The Black Panther Party started from the need to provide self defence and liberation for African Americans but you have now reached these global marginalized communities. The Black Panther Party’s beliefs and methodology has reached people all around the world. The issues they fought were broad enough to connect with a lot of peoples struggles such as anti-capitalism, defunding the police and standing for your own neighbourhood. Can you explain why the group thought it was so important to stand for all these issues?

Intersectionality was there at the very inception of the group. Transcending borders and boundaries. Supporting people's struggles around the world. We always had a centerfold of our paper in an international section. Highlighting things that were going down in places like Asia, African and Latin America. That was always a fact in the paper. We also had representatives in our organisation who were invited to different countries. There was always that interest. There had never been a youth movement, led by African Americans, standing up for themselves, determined to achieve liberation. And so in that context, we had a powerful way of communicating and using language that was totally provocative but very enlightening and informative. We managed to galvanise a lot of people because we had a lot of creative folks in the party and it was the urgency of showing people what we were about and our vision. We had many students from all over the world - not just the states - who were also in solidarity with the party. In 1971, we had a chapter of the Black Panther Party in New Zealand - the Polynesian Panthers who are about to celebrate their 50th birthday. There is Australian Panther’s who are in Brisbane, Australia. You even had the London Panthers. You have a lot of people who were inspired by the Panthers across the globe.

I know it's a very big question but, I’d like your perspective on why we are still in this situation?

We are in this situation because of institutional structural racism that we are dealing with. There are individuals within these institutions who propagate - keeping this barrier up. You know slavery was about profits, prison industrial system was about money. All of these things. Exploitation at any cost. It is that privileged class mentality that exists in the world. Exceptionalism - you look at the word and you’ll know what it is. It's a class thing and a race thing at the same time. The civil rights movement was about integrating into a system that was already corrupt. And you wanted to be a part of it because you had been locked out of it and the quality of life that it brings. But what happens is that there was no transformation of the individuals who go into those systems because of the roadblocks that they had to deal with within the context of that and the program and the way that it's set up. You could take an example from today - when you become a politician, you take an oath, so you no longer can speak on issues that you did with your community anyway because you would be in violation of that oath that you took. So you can see that it is all built into our existing structures. Its institutional bigotry. And they are threatened by people of colour becoming impactful. The art is a reflection of the Ten-Point Program of the Black Panther’s. Quality education, quality housing. Even wanting black men to be exempt from military service, not to go fight wars for weapons of mass destruction.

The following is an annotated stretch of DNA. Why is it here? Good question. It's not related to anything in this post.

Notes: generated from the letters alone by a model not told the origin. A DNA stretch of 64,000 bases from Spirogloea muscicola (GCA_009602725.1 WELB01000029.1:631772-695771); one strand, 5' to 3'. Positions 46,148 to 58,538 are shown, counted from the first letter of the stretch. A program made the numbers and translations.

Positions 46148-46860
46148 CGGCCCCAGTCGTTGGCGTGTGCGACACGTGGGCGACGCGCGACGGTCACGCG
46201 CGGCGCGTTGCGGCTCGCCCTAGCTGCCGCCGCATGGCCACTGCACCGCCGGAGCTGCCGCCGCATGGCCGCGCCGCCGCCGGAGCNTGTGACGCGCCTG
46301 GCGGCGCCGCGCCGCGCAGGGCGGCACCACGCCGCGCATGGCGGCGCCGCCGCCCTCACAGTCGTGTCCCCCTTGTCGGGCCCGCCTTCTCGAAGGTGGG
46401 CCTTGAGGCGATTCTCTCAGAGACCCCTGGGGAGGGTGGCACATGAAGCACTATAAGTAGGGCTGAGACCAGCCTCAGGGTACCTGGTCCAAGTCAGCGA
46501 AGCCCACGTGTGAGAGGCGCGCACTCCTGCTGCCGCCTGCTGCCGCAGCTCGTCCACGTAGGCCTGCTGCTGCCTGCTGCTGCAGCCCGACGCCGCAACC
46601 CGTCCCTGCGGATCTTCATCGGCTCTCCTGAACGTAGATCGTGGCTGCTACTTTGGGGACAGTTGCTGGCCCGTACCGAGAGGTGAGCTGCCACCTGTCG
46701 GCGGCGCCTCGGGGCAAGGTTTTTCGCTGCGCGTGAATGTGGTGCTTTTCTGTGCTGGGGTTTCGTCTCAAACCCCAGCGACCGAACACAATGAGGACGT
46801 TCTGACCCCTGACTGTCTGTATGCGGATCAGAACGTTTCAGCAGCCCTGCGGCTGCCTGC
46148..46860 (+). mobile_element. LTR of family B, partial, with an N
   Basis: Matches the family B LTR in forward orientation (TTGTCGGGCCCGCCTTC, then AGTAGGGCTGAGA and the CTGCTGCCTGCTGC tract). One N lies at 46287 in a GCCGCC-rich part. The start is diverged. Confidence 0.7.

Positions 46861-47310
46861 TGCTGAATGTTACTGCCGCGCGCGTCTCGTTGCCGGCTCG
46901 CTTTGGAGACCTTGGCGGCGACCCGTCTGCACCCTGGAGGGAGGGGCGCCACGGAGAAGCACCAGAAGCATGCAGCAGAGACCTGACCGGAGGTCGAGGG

One of the things that I am most inspired by is the free food program.

The FBI said that the most dangerous thing to nation security is the free breakfast program. You had a local politician in the 60s whose name was Jesse Andrew, who was the treasury to the state OF cali government and he said that the BPP was feeding more children than the US government. And it was a fact, we were. That's why parents started demanding this free lunch program around the uk. And this still exists today. That's because we knew children could not follow a lesson plan with an empty stomach - they were malnourished. Parents would have to choose between paying rent, keeping their gas and lighting on as well as feeding themselves. This program allowed them to have money left over to take care of themselves. This program came out of having conversations and observations made within our community.

Are you still involved in these sorts of programs?

As much as you humanly can be involved in this program. We set these programs up years ago so now we are in a different social context to the 1960s and 1970s. We have adapted for high numbers of unemployment, more people are homeless than before. In the context of what exists today, we are still putting on survival events that deal with these issue and help young people - that do giveaways for

Do you still see that in the world?

Absolutely - that is what you have with Black Lives Matter. Also in the hip hop generation who were inspired by the Black Panthers who kept it alive like Public Enemy, Dead Prez in their lyrics they always spoke about the Panthers.
How has your art changed over time?
I remix the work, these kids showed me the way around photoshop and now I'm remixing my work for the current issues. I have experience cutting up and collage. I did a talk recently, about 2 years ago at UCLA. Presented some work and there was a person in the crowd who knew of my old work and they said "Emory, you're still saying the same things"